So, did anyone notice that the December 2010 issue of this old (1933) and much respected publication will be last to be printed on paper with ink?

I did. I got the last copy from my uncle today. It was sitting on his coffee table. I think it’s sad. Because of the fact that no one seems to read anymore, in conjunction with the fact that paper and ink publications are much more expensive to produce than web pages; another piece of our world drifts off into oblivion.

I didn’t read U.S. News and World Report regularly. I haven’t subscribed to it in years. It’s sad all the same that it’s gone the way of the dodo. How long before all paper/ink publications follow? Have you ever tried reading the newspaper online? It just ain’t the same. Us older and fast-fading folks have sharp memories of bright Sunday mornings spent in the comfortable reading chair or in the breakfast nook reading our crinkly and inky newspapers whilst sipping our hot coffee. You just can’t duplicate that online.

Besides, if print magazines and newspapers are all gone one of these days, what will kidnappers use to paste up their ransom notes? Clipped images of letters from a Google Image search? I don’t think so.

Getting back to U.S. News and World Report… of course, you can subscribe to their new weekly. It’s called U.S. News Weekly. It’s just not going to be the same, folks. Oh well, there’s one sure thing in life… NOTHING stays the same; all is in flux all the time. It’s the nature of Nature, I guess. We’ll still have our memories of the crinkly paper and that hot coffee on Sunday mornings long ago… until the Alzheimer’s robs us of that, too.

Support print media… go buy a damned paper or magazine, won’t you? You don’t even have to read it. πŸ˜‰



Image credits: ransom note Β© Mitra Farmand – Fuffermutter Comics

About V. T. Eric Layton

vtel57, Nocturnal Slacker

9 responses »

  1. I have mixed feelings on book and magazines going digital. On one hand it is nice to be able to carry hundreds, if not thousands of book/magazines on a small device. But on the other hand, there is nothing like reading an actual physical book and its a shame that future generations will not have the luxury. Although, I do enjoy reading on my Nook. Nice blog post Eric.


    • Thanks, pal! Yeah… there’s good and bad to be said for digital media, just like there was/is for print media. I think each serves a purpose. It’s sad that the endless pursuit of the almighty $ is driving the later out of the game completely, though.

      One thing that is much more fun on my computer than it would be in real life is S.T.A.L.K.E.R. Call of Pripyat, which is where I’m going right now. Have to boot into XP to play, though. Now THAT’S scary! πŸ˜‰


  2. I too have mixed feelings about print media going digital, as I did banks going to ATMs … but my concerns are not just nostalgia based.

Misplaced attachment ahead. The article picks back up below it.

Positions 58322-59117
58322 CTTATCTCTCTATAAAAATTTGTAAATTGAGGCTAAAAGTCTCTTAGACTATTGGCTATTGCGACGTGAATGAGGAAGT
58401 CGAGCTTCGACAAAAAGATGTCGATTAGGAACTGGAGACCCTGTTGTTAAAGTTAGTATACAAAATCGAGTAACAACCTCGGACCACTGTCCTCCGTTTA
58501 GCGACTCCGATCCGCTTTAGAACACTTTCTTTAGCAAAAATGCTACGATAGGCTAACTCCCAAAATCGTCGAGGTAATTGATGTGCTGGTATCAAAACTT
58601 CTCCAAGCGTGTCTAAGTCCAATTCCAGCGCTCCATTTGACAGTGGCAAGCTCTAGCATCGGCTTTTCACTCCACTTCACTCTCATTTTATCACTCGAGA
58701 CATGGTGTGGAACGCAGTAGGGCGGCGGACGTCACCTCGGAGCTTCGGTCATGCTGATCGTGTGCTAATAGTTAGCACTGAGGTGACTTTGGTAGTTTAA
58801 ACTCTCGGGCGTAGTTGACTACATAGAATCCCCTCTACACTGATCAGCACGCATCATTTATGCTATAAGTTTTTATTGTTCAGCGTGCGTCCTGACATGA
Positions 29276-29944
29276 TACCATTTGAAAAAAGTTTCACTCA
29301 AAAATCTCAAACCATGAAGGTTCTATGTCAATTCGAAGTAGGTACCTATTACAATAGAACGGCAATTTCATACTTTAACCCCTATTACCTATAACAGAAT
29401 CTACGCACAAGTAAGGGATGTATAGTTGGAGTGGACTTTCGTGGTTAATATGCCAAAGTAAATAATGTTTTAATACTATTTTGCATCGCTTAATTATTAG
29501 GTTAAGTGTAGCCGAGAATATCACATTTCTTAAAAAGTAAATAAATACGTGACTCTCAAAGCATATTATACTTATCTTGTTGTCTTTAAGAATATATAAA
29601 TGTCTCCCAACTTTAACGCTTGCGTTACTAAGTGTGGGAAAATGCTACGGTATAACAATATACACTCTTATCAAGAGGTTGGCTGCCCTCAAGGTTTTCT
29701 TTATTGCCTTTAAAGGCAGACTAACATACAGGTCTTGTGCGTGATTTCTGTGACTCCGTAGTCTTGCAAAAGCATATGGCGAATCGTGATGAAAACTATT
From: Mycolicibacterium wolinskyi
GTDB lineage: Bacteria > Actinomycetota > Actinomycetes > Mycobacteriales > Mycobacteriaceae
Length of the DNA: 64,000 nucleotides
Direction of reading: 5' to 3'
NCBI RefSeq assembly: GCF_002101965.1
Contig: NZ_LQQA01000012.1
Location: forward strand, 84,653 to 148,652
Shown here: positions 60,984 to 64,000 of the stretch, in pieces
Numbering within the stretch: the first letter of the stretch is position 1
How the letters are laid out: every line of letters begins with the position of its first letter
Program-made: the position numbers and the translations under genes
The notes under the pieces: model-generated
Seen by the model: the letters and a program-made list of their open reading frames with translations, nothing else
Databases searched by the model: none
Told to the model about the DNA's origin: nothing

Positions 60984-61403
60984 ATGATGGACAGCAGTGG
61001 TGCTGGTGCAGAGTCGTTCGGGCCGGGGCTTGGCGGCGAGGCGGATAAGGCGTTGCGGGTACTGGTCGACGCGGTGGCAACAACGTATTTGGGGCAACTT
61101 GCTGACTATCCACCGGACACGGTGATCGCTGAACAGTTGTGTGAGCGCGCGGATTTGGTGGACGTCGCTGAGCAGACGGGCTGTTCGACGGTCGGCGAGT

If you have read books like 1984, Fahrenheit 451, et all, they paint a very serious picture of when people no longer read printed media … and show how easy it is to change what is printed without anyone’s knowledge for political purposes.

    Here’s a posting I made back in 2005 on this type of thing:
    or use this tiny url:

    Having said that, I absolutely love the convenience of banking, or paying for gas at the pump, without dealing with people directly.

    I also love the convenience of carrying books (ebooks and audiobooks) with me in my pocket (along with games and other entertainment) in a tiny device like the iPhone/iPod Touch, or an Android Phone, etc. … where I don’t have to worry about the cover getting ripped up from traveling with it or forgetting to grab it on my way out the door, or not feeling I can read right now due to my eyes not feeling up to it right now. I can still enjoy a good book regardless.

    So, I am not forgetting the downsides of media that can be changed without our knowledge, but…

    • Indeed. It’s scary to think about the ephemeral qualities of digital media and cloud repositories for such, etc. I too enjoy the conveniences of ATMs, online banking, pay-at-the-point-of-purchase, etc. However, there is an inherent security risk, as we’re finding out more and more every day, with all those things. Well, that’s progress, I s’pose. I’m still waiting for that cool chip implant in the back of my head that gives me access to the Internet via wifi. Just think it and know it. Everyone will be a know-it-all when this happens. πŸ˜‰

  3. ebrke says:

    It’s a good thing I like to re-read books. I still have a slew of them–hardcover and paperback–and when I’m old and poor (getting there rapidly) at least I’ll be able to read without having my media held hostage by some digital service. Sorry, but I firmly believe that’s coming, and it’ll be the real downside to the convenience of electronic media. That and the fact that anything held in the cloud can disappear at the whim of any government or corporate entity that objects to the content of your media.

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